As the third week of this game, (tied score of 1-1) the intricacy, wit, and strategy employed was off the charts. It could have represented an entire year of social, tribal and governmental dynamics in an effort to maintain both needs as well as peace. Negotiations were attempted. Peace offers were tried, distractions and tall tales were exercised. Raw bravery was ignited in some of the more timid students, and incredible sacrificial plays were made by some of the seemingly boastful members. Meeting needs won out in the end, as the Pioneers and Scouts realized that there were precious goods to be traded, utilizing each individuals strength toward achieving their goal. Now, since this saga may be crafted into the full story, I wouldn’t want to give away all the details…. so you’ll just have to hang onto your hat, but I can attest to the many more layers of adventure and heroism than I elude to.

The Scouts had a great day. After the riveting game above, they did some new things like the hula hoop magic trick, dragon tag, and started on some cool storytelling exercises. they practiced leaping over their favorite ditch, made a collective talking bowl out of clay, and read the Miraculous Adventure of Turtle and Swan: a hilarious zen-like fable with a satirical twist!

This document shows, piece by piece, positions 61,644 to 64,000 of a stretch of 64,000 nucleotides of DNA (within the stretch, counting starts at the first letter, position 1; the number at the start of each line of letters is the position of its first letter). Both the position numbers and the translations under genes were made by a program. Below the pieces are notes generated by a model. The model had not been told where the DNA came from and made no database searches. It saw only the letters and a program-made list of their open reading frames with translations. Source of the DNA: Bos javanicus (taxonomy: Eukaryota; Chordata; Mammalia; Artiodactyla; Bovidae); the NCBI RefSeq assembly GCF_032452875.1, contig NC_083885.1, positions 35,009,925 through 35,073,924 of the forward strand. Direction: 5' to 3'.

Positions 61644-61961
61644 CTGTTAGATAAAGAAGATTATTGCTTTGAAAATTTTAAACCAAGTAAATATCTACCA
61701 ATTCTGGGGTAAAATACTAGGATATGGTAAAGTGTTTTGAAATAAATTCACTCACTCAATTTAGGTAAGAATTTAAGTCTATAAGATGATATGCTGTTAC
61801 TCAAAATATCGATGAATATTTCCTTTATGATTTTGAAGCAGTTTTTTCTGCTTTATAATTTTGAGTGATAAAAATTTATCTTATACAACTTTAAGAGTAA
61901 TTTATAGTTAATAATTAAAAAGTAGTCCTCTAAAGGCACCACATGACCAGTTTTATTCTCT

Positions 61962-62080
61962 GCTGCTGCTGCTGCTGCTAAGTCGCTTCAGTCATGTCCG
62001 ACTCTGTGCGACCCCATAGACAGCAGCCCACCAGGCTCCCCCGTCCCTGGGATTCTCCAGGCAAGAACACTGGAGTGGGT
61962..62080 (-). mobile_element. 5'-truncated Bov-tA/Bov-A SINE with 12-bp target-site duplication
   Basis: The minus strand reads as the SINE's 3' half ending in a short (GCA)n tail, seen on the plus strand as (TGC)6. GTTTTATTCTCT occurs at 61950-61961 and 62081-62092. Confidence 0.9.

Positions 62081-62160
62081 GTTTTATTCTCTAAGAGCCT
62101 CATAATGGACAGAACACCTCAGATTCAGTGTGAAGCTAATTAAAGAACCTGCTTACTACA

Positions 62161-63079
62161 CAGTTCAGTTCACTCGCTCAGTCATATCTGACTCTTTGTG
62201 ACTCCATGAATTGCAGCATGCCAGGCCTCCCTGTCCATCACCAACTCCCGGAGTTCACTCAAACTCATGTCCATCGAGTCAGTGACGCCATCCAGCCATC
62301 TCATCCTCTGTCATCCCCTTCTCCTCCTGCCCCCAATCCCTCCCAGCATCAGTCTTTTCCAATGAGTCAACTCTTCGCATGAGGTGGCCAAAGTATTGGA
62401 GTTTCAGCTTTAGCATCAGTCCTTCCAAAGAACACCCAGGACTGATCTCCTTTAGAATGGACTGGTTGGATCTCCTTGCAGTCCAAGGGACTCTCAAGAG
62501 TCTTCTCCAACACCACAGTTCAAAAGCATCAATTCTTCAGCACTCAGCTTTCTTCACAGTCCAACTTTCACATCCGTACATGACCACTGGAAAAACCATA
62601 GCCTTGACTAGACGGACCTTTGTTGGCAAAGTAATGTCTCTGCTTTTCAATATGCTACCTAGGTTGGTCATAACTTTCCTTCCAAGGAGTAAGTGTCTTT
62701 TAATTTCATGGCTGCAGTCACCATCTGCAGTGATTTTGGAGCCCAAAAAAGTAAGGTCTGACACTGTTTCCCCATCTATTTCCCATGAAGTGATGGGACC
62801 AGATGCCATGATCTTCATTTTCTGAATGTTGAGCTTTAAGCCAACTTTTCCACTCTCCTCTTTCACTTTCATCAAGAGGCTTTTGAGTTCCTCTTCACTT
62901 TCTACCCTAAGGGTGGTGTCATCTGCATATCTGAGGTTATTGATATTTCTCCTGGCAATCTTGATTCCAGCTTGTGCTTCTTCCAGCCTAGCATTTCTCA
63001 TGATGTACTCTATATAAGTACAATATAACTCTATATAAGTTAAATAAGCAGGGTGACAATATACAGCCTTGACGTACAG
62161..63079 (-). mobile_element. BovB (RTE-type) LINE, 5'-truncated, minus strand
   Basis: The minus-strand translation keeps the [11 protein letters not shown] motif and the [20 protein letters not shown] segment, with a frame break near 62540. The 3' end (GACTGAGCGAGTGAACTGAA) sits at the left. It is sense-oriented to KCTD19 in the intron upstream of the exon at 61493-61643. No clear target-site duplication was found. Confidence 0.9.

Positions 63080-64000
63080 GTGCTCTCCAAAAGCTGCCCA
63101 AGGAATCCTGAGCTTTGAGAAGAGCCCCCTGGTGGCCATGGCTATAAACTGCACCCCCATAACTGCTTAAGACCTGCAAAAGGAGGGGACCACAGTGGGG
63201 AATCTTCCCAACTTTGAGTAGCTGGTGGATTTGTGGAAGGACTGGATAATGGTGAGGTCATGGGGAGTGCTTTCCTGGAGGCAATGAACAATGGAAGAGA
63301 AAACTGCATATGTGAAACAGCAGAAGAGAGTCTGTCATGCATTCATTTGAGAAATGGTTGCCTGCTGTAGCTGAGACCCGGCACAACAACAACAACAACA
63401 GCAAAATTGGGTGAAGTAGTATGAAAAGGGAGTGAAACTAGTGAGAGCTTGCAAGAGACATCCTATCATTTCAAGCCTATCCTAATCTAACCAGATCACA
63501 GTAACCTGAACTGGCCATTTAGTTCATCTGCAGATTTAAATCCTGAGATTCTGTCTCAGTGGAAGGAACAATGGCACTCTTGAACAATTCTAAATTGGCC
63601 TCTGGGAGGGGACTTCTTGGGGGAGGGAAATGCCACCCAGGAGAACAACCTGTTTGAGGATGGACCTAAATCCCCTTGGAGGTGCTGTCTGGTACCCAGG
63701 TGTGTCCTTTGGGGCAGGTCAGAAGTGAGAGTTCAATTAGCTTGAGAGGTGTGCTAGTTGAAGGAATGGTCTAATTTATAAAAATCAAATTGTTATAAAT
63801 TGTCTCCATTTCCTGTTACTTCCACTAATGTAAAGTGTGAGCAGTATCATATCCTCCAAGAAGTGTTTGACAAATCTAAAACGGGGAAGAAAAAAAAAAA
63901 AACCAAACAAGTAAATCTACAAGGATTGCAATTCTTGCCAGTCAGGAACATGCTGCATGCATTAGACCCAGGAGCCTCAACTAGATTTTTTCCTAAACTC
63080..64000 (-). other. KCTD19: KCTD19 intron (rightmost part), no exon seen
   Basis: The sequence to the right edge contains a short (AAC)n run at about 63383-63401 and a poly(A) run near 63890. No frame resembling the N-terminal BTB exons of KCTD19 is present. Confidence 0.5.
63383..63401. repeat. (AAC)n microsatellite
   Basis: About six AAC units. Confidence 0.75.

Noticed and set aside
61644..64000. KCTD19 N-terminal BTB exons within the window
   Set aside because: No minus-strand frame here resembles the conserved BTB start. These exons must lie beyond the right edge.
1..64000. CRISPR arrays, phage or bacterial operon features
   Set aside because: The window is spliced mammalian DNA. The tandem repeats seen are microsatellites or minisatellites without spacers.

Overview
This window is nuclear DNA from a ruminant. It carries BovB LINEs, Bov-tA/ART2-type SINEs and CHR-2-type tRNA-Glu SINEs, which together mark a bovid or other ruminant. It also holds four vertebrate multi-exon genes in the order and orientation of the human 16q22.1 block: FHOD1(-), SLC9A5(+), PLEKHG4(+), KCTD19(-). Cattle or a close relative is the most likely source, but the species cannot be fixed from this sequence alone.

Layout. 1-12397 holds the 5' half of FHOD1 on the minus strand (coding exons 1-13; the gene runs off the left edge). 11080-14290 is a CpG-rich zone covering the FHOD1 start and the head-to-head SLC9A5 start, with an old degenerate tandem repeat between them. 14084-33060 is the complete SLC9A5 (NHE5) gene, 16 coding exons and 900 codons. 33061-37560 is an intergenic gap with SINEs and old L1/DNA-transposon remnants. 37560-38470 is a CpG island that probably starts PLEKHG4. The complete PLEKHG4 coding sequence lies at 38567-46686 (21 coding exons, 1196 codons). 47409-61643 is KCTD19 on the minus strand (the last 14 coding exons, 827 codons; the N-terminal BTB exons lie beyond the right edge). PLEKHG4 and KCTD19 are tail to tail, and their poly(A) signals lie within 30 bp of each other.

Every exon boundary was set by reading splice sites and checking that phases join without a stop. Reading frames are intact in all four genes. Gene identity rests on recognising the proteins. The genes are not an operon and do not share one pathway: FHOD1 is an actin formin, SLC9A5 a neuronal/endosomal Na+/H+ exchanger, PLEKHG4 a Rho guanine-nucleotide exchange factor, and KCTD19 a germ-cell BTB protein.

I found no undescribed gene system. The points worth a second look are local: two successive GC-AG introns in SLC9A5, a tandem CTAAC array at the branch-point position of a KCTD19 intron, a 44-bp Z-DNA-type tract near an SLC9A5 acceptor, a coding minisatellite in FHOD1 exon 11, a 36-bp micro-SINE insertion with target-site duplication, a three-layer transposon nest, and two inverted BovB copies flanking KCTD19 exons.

Meanwhile, the wilderness challenge had another day of team initiatives and physical challenge. Each member was bound to a partner’s leg for the day. Dare I guess it wasn’t a walk in the park? I’m not sure which is harder to learn; the physical science behind a duet fulcrum, Or the mental science of a personality fulcrum? I suppose it’s all individual. Maybe that’s the problem. Ohhh the thought of surrendering autonomy for something potentially greater than the Self…… that’s a tough one! But this group is a class act, coming out strong and resiliant, both physically and mentally fit. Not to mention they have an amazing set of mentors to guide them.

I guess you could call this lunchtime bonding? 

Friday morning the Jr. Naturalists began with an enriching show and tell, followed by an in depth study on bird nests. The design, material used, and location are all indicators of whose nest it could be. Some are stuffed with hair, with leaves, or with a variety of stuff. Some are packed solid with mud, and some are woven like a professional basket.